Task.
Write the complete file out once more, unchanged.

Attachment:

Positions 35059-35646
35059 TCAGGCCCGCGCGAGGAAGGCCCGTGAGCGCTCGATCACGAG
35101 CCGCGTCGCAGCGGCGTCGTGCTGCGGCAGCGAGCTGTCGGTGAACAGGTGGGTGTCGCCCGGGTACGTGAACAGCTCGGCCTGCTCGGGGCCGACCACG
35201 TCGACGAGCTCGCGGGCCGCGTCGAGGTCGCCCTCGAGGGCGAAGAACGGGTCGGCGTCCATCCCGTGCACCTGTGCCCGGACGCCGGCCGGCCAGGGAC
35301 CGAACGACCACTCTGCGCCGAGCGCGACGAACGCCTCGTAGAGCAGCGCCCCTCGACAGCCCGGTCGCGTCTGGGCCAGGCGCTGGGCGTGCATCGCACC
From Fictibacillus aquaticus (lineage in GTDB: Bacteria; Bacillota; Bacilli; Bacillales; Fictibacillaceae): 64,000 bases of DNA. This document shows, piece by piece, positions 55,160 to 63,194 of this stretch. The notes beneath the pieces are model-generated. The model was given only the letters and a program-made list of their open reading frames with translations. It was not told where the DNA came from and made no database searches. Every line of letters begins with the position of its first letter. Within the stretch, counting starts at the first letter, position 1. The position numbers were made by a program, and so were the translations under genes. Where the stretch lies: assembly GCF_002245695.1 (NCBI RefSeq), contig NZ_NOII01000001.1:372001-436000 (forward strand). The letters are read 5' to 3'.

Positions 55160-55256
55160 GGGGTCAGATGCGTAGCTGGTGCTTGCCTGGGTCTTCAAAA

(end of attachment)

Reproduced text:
Positions 35059-35646
35059 TCAGGCCCGCGCGAGGAAGGCCCGTGAGCGCTCGATCACGAG
35101 CCGCGTCGCAGCGGCGTCGTGCTGCGGCAGCGAGCTGTCGGTGAACAGGTGGGTGTCGCCCGGGTACGTGAACAGCTCGGCCTGCTCGGGGCCGACCACG
35201 TCGACGAGCTCGCGGGCCGCGTCGAGGTCGCCCTCGAGGGCGAAGAACGGGTCGGCGTCCATCCCGTGCACCTGTGCCCGGACGCCGGCCGGCCAGGGAC
35301 CGAACGACCACTCTGCGCCGAGCGCGACGAACGCCTCGTAGAGCAGCGCCCCTCGACAGCCCGGTCGCGTCTGGGCCAGGCGCTGGGCGTGCATCGCACC
From Fictibacillus aquaticus (lineage in GTDB: Bacteria; Bacillota; Bacilli; Bacillales; Fictibacillaceae): 64,000 bases of DNA. This document shows, piece by piece, positions 55,160 to 63,194 of this stretch. The notes beneath the pieces are model-generated. The model was given only the letters and a program-made list of their open reading frames with translations. It was not told where the DNA came from and made no database searches. Every line of letters begins with the position of its first letter. Within the stretch, counting starts at the first letter, position 1. The position numbers were made by a program, and so were the translations under genes. Where the stretch lies: assembly GCF_002245695.1 (NCBI RefSeq), contig NZ_NOII01000001.1:372001-436000 (forward strand). The letters are read 5' to 3'.

Positions 55160-55256
55160 GGGGTCAGATGCGTAGCTGGTGCTTGCCTGGGTCTTCAAAA